Illustration: Laura Carlin
When I was growing up in the 1970s and 1980s, kitsch Christmas television seemed as timeless a tradition as wassailing. But it appears I was part of the first generation to be so blessed. Browsing the TV listings for Christmas 1963, 50 years ago, I am amazed how unfestive they look. Beside a few staples such as Billy Smart’s Circus and Christmas Night With the Stars, there are run-of-the-mill episodes of Z Cars, University Challenge and Emergency – Ward 10. On Christmas Eve, ITV did not bother to start broadcasting until mid-afternoon, and by Boxing Day the schedules were almost back to normal.
Then, in 1969, a miraculous birth brought joy to the world: the first Christmas double issues of the Radio Times and the TV Times. Their separate covers – for the Radio Times a tasteful montage of ribbons, wintry scenes and carol singers, for the TV Times Des O’Connor in a Santa hat – seemed to encapsulate the cultural differences between the BBC and ITV. But they each inaugurated an era of three-channel colour TV, in which every sitcom or quiz show would have its own Christmas special and the cathode-ray tube would fizz with fake snow and winter woollies for a fortnight.
The moment from this era that has entered folk memory is 8.55pm on the evening of 25 December 1977, when 28.5 million people are alleged to have arranged themselves in front of a television to watch The Morecambe and Wise Christmas Show on BBC1 – and this even though theirs was always the least Christmassy show in the schedules, with barely a smidgen of tinsel in sight. What no one remembers now is that ITV’s Christmas programming in 1977 was so unappetising that, when the schedules had been announced a few weeks earlier, several advertising agencies complained that they would have no audience for their commercials. On Christmas night, the channel showed Sale of the Century, Stars on Christmas Day (a special edition of Stars on Sunday with ITV personalities singing carols) and the film Young Winston. To have detained half the nation for an hour and ten minutes with the comedy double act on the other side was perhaps not such a historic achievement.
It was, in fact, a recurring motif throughout the 1970s that Morecambe and Wise’s Christmas show was not as good as last year’s. The 1977 edition was not one of their best. Starting with a lame skit on “Starkers and Krutch”, it finished not with that triumphant “There Is Nothing Like a Dame” number from South Pacific, but an oddly flat scene with Elton John playing piano in an empty studio while Eric and Ernie, dressed in drag as cleaners, looked on. Les Dawson, interviewed by the Daily Express a few days later, felt that “the ending didn’t quite come off”. The DJ John Peel found them “extravagantly unfunny” and thought “their best work in several years was the current television commercial for Texaco”.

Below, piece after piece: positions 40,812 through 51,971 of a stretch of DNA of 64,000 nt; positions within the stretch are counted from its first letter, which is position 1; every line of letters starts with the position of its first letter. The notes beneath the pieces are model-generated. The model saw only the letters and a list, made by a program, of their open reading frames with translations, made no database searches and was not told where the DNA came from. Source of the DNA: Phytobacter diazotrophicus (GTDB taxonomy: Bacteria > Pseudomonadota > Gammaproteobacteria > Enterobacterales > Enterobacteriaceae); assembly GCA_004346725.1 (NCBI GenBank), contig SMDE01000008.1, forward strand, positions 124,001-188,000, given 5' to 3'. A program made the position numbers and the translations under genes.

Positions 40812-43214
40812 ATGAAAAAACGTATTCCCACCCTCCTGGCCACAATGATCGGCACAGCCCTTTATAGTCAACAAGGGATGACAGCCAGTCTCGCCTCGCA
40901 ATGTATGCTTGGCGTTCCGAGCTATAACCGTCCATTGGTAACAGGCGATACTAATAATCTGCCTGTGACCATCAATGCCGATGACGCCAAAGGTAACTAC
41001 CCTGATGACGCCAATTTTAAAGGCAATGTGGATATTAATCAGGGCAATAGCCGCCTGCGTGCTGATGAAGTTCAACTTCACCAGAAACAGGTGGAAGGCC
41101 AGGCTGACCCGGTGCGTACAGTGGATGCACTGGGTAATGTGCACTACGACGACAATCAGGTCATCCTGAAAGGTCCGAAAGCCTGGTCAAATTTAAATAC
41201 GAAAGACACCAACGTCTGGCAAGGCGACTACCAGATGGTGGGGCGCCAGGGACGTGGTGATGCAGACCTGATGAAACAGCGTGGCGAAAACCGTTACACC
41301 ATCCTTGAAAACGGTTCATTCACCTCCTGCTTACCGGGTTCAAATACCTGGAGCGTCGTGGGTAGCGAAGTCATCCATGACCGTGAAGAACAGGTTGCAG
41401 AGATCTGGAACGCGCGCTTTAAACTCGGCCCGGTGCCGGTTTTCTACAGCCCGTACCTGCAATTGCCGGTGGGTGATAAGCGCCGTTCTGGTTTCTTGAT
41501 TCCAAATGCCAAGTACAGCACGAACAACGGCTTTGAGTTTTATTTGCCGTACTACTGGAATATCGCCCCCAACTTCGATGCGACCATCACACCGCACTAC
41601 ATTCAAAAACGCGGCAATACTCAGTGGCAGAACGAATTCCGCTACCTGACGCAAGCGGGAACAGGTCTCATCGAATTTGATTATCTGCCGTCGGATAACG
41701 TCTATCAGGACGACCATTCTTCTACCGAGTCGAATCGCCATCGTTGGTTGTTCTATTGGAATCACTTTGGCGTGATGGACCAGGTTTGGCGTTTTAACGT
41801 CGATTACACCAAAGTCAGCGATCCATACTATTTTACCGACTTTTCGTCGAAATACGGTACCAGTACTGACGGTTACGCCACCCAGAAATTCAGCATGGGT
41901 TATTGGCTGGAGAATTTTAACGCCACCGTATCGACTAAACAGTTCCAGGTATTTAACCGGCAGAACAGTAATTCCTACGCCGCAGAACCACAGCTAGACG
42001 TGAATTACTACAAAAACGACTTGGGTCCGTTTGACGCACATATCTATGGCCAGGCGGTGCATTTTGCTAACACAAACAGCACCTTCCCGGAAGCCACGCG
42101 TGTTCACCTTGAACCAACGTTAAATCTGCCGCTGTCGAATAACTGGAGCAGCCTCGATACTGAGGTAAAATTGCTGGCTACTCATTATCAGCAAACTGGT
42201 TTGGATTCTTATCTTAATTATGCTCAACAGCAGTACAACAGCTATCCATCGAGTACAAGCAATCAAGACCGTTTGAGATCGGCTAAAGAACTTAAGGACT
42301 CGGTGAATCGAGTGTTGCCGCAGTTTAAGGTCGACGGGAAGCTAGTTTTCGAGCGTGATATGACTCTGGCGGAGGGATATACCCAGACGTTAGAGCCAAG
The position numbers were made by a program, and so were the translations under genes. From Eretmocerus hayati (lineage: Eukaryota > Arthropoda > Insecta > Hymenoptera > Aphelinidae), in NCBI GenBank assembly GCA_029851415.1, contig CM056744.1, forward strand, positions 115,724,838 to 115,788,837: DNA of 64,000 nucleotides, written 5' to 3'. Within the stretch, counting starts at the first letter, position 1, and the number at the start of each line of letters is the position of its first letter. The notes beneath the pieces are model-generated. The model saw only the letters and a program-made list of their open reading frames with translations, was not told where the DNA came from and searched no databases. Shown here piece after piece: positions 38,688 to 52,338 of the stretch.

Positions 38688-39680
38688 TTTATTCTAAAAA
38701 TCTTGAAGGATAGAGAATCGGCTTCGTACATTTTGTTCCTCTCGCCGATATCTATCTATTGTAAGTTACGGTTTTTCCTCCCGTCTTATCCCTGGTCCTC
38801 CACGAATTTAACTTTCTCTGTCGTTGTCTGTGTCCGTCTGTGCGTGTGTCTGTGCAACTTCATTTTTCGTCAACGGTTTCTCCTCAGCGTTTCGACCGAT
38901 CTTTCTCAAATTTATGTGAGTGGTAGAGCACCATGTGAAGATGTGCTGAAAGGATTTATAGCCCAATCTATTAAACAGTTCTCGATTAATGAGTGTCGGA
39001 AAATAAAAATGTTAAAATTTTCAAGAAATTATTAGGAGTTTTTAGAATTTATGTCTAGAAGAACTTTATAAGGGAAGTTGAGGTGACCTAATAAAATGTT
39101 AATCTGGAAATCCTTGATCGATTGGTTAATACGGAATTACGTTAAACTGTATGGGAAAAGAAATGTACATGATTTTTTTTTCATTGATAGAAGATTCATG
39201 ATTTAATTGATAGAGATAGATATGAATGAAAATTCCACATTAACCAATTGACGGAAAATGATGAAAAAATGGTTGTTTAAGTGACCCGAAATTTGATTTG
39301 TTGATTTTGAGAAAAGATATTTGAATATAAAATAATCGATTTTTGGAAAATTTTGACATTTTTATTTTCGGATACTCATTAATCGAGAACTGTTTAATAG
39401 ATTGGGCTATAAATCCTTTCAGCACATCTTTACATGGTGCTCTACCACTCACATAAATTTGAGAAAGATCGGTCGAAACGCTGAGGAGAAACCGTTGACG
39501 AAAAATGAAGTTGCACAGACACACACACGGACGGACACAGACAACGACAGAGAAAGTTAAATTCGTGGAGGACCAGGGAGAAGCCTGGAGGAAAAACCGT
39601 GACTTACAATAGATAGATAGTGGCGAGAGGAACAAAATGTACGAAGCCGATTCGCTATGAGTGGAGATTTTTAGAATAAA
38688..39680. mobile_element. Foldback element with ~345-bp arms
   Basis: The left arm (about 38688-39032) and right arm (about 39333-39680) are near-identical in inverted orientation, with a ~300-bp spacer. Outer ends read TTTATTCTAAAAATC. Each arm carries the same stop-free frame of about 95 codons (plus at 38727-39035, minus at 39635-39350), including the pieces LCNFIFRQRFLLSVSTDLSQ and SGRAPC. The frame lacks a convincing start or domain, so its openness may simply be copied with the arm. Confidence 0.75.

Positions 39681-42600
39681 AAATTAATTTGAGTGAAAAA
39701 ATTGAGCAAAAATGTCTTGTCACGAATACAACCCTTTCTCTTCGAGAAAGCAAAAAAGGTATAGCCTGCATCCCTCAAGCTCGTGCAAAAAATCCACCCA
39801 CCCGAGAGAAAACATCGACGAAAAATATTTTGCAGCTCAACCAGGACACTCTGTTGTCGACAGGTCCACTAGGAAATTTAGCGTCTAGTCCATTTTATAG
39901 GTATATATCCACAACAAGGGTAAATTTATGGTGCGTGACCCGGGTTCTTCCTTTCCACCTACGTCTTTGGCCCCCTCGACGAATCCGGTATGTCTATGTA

Yet even if Morecambe and Wise were never as funny as we remember them being, it is touching to learn how much neurotic care went into their Christmas shows. It took their writer, Eddie Braben, five weeks to craft each one, working 16-hour days including weekends, driving himself close to a breakdown. Eric Morecambe was such a perfectionist that, when he watched the show with his family on Christmas night, he would cough strategically to distract relations from any slight fluffs left in the edit.
It is customary to mourn the lost capacity of TV to create these shared moments that seem to matter so much to both performer and audience. The announcement of the BBC’s Christmas schedules this year produced the usual complaints about its falling back on tired formats such as Open All Hours and Strictly Come Dancing. But as the recent Channel 4 series Gogglebox suggests, many viewers turn on the set in search of familiar rituals they can enjoy together. Despite all those predictions at the start of the digital era about the imminent demise of “linear viewing”, we are not all deserting the living-room television to watch Netflix on our iPads.
The media historians Daniel Dayan and Elihu Katz once compared the mass viewing of television to the Seder, the Jewish ritual marking the start of Passover. Jews celebrate the Seder in their own home with their extended family, and yet these millions of synchronised, home-bound microevents assume the existence of a symbolic centre, a sense that the Jewish diaspora is celebrating together at the same time. Dayan and Katz saw television, at its great collective moments, as a similar kind of “festive viewing”, a powerful social chemistry bonding society.
You might think this too heavy a responsibility for the Christmas Day edition of Mrs Brown’s Boys to bear. But TV’s defining quality remains that it can be viewed by lots of people simultaneously. And because it is an undemanding form of togetherness that asks little of those who sign up to it, other than that they all watch Doctor Who or Downton Abbey, it can create a sense of commonality among people who have little else in common.
This attachment to the communal nature of watching TV has survived a post-Thatcherite market logic that prefers to see us as individual, rational consumers. In fact, I have a vision of the diasporic television community of 50 years from now, assembled in living rooms from Lerwick to St Helier, sitting in front of their 3-D, voice-controlled, paper-thin TVs. Everyone is flicking through the Christmas edition of the Radio Times, with its time-honoured small display ads for walk-in baths and garden sheds at the back, looking for something familiar to watch.
Joe Moran is the author of “Armchair Nation: an Intimate History of Britain in Front of the TV” (Profile Books, £16.99)